At the Heart of Our Questionings

Many seem to work from the principle that questions are more important that answers. St Augustine is one of these people. He never misses an opportunity to ask questions. In his attempt to answer a question, he asks more questions. Thus, in this post, I am going to consider two of the many questions he asks in the Confessions. The first questions deals with what it means to ask God to come into us. He wants to know what comes first— to call upon God or to praise God and whether knowing God precedes calling upon God. The second question has to do with how to use the gifts bestowed on us by God. For Augustine, all talents/gifts must be used as a mean to come closer or to give glory to God. So, he questions: what advantage to have a good thing and not to use it well? I want to show that questioning leads him to find the truth— God, and that truth must be given priority over everything.
In answering the first question, he believes first of all that we must know God in order to call upon him. As he puts it, we must know something before we can call on that something; otherwise, we may end up calling on the wrong thing. However, there is no knowing God unless we call him in prayer. So, before we start calling, we need to have faith. In order for faith to grow, preaching is necessary. Unless the message is preached to us, faith cannot be developed (Confessions book I, I, 1). In summary, the message is heard through preaching, then that gives rise to faith. Through faith, we beg God to make his dwelling in us. When he does that, we truly know him. Then, he delves into a series of rhetorical questions about what it means to call God to ‘come into me’. How is he coming in us? He creates heaven and earth, and they cannot contain him. How can he come into us small as we are? Whatever exists has existence because God sustains it into being. So God is in everything (II, 2). How? Is he in everything as a whole or does each thing contain some parts of God? Is God in heaven and earth or is heaven and earth in God? (III, 3) Are we in God or is God in us? Why call on God if he is already in us? He wrestles with that question back and forth. He then concludes that God is incomprehensible and immutable (iv, 4). That tells if a person cares about finding the truth and lets himself be led by reason, he can come to know some of the attributes of God even before he hears the message of the gospel.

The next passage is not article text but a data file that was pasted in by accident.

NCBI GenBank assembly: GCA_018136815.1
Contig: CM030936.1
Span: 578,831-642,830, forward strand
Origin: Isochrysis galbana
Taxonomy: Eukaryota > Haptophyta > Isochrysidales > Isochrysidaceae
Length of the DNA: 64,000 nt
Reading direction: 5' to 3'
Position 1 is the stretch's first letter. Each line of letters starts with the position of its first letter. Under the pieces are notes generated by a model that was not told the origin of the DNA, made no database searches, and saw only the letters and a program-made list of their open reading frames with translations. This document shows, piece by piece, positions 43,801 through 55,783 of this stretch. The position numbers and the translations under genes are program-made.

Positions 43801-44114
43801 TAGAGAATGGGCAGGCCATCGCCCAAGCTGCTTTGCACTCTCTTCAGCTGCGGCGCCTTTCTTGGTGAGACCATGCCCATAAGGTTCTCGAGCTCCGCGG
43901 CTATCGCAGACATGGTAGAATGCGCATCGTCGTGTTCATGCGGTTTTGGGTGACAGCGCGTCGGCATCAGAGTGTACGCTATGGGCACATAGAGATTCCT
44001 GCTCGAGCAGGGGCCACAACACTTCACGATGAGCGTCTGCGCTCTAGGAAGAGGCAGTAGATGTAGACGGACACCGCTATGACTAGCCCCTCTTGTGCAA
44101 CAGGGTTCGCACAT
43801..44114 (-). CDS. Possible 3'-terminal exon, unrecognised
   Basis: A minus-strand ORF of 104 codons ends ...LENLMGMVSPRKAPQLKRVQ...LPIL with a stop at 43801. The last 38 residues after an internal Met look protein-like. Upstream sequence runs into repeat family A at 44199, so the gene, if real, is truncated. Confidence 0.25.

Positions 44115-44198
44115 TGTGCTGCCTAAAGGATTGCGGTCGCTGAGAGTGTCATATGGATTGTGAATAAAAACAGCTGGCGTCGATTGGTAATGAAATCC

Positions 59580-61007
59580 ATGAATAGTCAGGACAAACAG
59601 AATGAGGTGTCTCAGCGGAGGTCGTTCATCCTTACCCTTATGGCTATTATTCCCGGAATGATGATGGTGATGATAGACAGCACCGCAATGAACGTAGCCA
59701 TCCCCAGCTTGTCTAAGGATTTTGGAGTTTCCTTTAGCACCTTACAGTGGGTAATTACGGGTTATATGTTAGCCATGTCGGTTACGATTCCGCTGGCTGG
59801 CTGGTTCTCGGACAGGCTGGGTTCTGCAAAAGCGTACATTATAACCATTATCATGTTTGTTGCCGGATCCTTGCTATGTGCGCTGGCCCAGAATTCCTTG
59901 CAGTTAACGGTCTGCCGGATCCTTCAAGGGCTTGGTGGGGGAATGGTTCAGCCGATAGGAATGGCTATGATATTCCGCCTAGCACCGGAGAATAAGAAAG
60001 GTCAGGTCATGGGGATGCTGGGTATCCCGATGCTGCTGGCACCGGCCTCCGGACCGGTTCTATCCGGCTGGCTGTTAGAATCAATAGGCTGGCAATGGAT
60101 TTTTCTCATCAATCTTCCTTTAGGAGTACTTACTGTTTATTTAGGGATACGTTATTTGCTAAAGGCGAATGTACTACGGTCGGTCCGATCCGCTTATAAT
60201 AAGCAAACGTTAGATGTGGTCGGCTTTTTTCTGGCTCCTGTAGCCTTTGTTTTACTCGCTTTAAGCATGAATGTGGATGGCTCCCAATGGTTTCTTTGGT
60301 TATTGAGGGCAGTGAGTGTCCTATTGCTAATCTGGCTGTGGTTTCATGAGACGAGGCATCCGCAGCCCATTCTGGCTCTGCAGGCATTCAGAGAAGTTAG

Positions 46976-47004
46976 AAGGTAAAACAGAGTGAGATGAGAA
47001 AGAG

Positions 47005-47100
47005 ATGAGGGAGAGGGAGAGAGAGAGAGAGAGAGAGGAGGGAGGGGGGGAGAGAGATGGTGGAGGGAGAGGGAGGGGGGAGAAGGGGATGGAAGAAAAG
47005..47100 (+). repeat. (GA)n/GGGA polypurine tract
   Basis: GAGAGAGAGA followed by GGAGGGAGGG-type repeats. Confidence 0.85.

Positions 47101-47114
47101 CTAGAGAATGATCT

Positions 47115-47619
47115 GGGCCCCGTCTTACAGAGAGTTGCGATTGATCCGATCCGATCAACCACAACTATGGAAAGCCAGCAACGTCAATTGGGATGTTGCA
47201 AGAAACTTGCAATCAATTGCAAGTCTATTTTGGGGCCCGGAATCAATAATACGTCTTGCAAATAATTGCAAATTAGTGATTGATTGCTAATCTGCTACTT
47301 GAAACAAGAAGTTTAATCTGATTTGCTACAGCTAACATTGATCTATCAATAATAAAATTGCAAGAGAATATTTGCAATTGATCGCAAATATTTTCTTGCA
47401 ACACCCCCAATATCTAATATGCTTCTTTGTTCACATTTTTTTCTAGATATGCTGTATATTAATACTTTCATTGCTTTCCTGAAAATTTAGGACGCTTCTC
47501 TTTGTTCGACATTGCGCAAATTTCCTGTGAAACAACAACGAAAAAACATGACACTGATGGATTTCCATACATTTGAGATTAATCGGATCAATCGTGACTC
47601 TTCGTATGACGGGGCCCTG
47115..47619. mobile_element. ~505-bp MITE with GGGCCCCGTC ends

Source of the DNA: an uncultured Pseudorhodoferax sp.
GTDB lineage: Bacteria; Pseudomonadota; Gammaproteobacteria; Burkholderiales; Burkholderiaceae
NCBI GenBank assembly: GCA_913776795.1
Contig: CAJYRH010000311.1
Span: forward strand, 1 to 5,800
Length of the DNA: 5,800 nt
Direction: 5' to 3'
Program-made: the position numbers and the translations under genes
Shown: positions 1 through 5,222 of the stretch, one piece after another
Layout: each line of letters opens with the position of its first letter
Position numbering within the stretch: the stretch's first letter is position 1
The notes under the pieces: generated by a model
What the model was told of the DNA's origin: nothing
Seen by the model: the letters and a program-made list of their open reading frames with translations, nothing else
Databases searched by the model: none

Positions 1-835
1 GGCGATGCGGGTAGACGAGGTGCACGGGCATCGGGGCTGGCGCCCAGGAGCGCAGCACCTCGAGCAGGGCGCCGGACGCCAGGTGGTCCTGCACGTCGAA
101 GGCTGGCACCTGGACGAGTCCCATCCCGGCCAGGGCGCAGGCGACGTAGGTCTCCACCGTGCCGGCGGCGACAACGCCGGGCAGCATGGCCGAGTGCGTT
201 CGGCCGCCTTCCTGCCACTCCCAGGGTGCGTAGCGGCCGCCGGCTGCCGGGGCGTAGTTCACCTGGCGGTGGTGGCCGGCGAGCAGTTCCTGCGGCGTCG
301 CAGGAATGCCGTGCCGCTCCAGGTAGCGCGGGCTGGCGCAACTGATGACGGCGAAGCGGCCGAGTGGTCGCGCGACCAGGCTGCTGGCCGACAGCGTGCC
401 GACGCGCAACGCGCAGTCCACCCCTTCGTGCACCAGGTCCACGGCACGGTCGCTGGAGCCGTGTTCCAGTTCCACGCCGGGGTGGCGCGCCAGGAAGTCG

The next question that I find interesting is Augustine’s personal reflection of how poorly he had used the immensity of his talent. He realizes he was gifted in the art of speaking and disputing, incisive in the liberal arts, and well versed in music and numbers without the need of a teacher. However, instead of using them to come closer to God, he used them to travel away from God. He feels his capacity causes him more harm than good (book IV, 30-31) because he did not dedicate the vastness of his knowledge to God. In hindsight now, it is clear to him that knowing all these things without knowing God was worthless. A person who knows God is happier than a person who has all the knowledge of the world and yet is ignorant of God. It is infirmity to rely on one’s own strength. The good life is to be in the bosom of God. No knowledge of the sciences and the liberal arts are needed for that(iv, 31). If we do have them and fail to use them for the honor and glory of God, what advantage is that?
Each one of us has an Augustine in us. Deep down, we are all looking for answers. We are all seekers of the truth. Although it would take long period of frustrations and incalculable amounts of time to find, the truth can be found in philosophy, philology, mathematic, physics if we carefully look. But I shall show you an even shorter and more excellent way— Jesus Christ. He is the way, the truth and the life. He is the answer to your questions. Give him a chance. He is looking for you even more than you are looking for him.